His rescue would have to wait until tomorrow.
We dined on sausages and refried beans, cooked in the microwave.
We pulled out the spare bed for mom. She and I slept in the living room near the wood stove. Robin slept in our room. No more cracking trees. I worried about Mr. Sherlock, but I slept.
Robin and Todd decided to mount a rescue of Mr. Sherlock. This would require chainsaws cutting through a lot trees on the way to clear enough of the road so that Robin could get his side-by-side through.
They found him in bed, probably the best place in his cold house, since it was warm. He was in his pajamas and they discovered he hadn’t been taking his medication, so they helped him take his medication and get dressed and bundled up. Todd fed him a tuna sandwich his wife Anna made, and Robin gave him weak coffee with lots of sugar that he brought in a thermos.
They then transported Mr. Sherlock to Todd’s house before Robin and Todd traveled the other direction, to check if they could get through to Mr. Sherlock’s family via Highway 138. They only had to go a short way on Highway 138, across the bridge and then turn left onto the road where Mr. Sherlock’s family lives. They tested the way and found that the neighbors on that road had cleared it well enough. Mr. Sherlock’s family came to get him.
Mission accomplished, Todd and Robin returned. Robin pulled elk steaks from the freezer and cooked them over a camping stove. I made Ramen with frozen mixed vegetables. Once again, we had dinner by candlelight.
We were feeling optimistic — until the snow began falling again. I felt nothing but dread, looking out at the darkening sky as the huge flakes fell and begin to stick.
Another 6 inches of snow had fallen, but no more trees. Robin traveled out to see what the highway looked like. It wasn’t great, but it was passable. We decided to head to town. There is still no phone, no power, and the water is running out.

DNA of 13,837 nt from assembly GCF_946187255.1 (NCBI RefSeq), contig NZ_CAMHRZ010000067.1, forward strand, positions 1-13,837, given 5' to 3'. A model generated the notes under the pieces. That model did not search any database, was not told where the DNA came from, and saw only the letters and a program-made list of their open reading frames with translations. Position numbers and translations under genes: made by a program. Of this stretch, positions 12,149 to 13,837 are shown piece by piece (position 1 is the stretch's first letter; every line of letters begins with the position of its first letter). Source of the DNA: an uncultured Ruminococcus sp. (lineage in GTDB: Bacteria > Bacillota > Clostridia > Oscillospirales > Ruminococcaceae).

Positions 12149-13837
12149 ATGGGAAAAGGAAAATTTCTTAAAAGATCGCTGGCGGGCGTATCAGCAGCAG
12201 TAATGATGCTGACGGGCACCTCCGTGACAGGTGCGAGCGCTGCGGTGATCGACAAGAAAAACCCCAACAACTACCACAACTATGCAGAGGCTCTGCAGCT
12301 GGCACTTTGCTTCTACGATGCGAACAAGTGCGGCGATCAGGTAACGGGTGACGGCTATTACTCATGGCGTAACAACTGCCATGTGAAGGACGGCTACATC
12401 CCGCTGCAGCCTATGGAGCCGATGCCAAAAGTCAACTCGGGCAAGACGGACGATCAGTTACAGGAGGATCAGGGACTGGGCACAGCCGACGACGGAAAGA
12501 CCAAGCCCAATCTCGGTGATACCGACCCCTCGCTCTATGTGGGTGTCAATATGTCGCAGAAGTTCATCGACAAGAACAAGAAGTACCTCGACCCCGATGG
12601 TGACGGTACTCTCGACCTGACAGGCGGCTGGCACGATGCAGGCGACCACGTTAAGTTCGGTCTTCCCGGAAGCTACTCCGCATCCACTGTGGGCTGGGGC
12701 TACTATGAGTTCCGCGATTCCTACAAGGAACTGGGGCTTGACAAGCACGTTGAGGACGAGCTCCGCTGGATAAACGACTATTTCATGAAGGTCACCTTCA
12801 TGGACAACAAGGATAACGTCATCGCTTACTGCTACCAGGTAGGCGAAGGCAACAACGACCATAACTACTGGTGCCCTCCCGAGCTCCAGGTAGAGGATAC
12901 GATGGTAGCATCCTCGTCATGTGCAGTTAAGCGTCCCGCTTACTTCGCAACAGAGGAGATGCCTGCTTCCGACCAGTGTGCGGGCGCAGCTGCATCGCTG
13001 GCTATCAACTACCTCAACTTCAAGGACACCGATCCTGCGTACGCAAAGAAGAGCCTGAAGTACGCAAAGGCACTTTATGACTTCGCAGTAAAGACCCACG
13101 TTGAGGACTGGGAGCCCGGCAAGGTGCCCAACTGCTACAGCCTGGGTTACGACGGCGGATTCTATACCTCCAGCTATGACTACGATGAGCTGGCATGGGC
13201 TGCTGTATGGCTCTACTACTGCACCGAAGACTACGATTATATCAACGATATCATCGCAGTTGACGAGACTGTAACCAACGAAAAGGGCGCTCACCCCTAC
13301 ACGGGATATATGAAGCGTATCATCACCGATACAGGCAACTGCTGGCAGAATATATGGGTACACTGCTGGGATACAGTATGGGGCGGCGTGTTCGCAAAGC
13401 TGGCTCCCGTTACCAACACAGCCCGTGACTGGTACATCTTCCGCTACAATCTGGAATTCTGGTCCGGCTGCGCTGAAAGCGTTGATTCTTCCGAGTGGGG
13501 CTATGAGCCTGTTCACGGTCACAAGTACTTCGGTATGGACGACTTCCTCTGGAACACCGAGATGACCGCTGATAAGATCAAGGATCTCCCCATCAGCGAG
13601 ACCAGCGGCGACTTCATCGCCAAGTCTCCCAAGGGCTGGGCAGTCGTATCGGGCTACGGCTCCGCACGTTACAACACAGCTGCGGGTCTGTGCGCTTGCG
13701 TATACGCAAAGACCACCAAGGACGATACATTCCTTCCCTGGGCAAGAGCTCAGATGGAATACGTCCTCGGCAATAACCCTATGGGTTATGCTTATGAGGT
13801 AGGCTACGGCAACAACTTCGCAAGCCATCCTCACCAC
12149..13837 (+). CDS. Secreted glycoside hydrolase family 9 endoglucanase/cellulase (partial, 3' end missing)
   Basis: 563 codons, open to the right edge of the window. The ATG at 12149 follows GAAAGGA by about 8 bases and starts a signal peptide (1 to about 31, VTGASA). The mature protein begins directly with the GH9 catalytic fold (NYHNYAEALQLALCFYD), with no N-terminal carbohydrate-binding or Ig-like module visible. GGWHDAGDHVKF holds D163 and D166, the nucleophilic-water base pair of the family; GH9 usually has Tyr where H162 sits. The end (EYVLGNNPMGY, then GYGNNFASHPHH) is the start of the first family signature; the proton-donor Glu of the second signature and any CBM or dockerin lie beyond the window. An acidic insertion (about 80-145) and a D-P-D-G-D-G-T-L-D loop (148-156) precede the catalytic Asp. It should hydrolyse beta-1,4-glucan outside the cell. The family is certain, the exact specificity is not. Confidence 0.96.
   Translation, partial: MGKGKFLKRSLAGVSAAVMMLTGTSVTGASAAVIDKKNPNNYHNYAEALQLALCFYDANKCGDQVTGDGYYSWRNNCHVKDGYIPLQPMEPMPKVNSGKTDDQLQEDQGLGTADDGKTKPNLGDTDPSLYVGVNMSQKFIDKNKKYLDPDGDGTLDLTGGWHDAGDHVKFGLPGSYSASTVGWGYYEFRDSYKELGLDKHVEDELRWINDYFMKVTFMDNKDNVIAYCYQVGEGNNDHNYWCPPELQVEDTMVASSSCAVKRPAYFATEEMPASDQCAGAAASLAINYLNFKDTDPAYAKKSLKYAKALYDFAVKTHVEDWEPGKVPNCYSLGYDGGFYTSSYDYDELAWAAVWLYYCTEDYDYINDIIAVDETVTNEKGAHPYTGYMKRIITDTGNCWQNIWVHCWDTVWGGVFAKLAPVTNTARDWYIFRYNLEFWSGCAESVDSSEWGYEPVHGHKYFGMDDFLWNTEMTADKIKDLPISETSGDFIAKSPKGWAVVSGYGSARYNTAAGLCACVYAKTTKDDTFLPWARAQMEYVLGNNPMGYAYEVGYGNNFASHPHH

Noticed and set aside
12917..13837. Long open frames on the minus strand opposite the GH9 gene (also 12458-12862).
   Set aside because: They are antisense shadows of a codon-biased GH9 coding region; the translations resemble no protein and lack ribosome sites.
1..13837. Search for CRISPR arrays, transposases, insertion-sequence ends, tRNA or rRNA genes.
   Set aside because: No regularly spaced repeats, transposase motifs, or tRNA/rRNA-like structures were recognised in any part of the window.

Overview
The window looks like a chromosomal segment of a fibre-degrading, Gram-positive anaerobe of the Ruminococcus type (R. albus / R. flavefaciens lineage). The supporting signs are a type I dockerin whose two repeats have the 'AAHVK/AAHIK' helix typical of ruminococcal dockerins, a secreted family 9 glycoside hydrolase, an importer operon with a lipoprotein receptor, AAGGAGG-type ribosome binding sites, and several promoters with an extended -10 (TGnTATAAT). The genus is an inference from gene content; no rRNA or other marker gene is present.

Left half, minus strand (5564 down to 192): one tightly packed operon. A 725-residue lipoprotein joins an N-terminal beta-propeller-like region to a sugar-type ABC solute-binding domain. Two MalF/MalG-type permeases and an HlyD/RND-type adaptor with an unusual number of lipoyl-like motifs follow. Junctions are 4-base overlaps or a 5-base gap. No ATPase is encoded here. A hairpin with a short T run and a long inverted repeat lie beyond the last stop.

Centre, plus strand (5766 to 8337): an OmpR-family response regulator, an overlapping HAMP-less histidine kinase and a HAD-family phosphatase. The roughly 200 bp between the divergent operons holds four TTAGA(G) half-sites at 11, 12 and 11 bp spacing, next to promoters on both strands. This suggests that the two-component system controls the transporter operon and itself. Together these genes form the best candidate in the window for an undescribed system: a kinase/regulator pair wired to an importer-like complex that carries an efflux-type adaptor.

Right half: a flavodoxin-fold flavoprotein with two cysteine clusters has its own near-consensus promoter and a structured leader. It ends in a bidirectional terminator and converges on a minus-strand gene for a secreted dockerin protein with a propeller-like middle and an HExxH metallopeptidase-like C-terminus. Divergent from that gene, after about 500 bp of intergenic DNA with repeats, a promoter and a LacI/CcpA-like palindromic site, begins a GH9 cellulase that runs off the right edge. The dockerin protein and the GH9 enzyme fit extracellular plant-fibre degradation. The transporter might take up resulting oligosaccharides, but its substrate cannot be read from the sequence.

Driving toward the road in our Dodge pickup, we went underneath a tree that had fallen across the road, with branches cut out to make a tunnel.
Once we were out on the highway, we drove through slush, winding from lane to lane to avoid fallen trees. It was snowpocalypse. A few Douglas Electric trucks and tree trimmers drove past. We saw one crew at the side of the road looking up at one of the damaged power poles.
It’s hard to imagine we’ll ever have power and phone service back. On our own little road, with half a dozen homes, the power line is down in 10 places.
It took us 45 minutes to get to Sutherlin, the nearest town of any size. There was cell service and, for the first time in three days, we were able to call out. My first call was to my son in New York. His first words were “You’re alive!” After we reassured him we were all OK — Grandma too — I asked him for news. We hadn’t had any. He told us the county’s bracing for more snow, but didn’t know if the county had declared an emergency yet.
Our next call was to our best friends, the Gottfrieds, who live in Roseburg. They could take my mom in for a while. She cried with relief when we hugged her goodbye.
Then I headed to work, for the first time this week. And here I am, writing this.
If nothing else, this catastrophe has reaffirmed my faith in the goodness of people. We are blessed with the best neighbors and the best friends you could ask for. And we know that there are many emergency workers, strained to the limit, out there doing what they can to pull us back together.
It’s going to be a while, yet. Stay safe out there.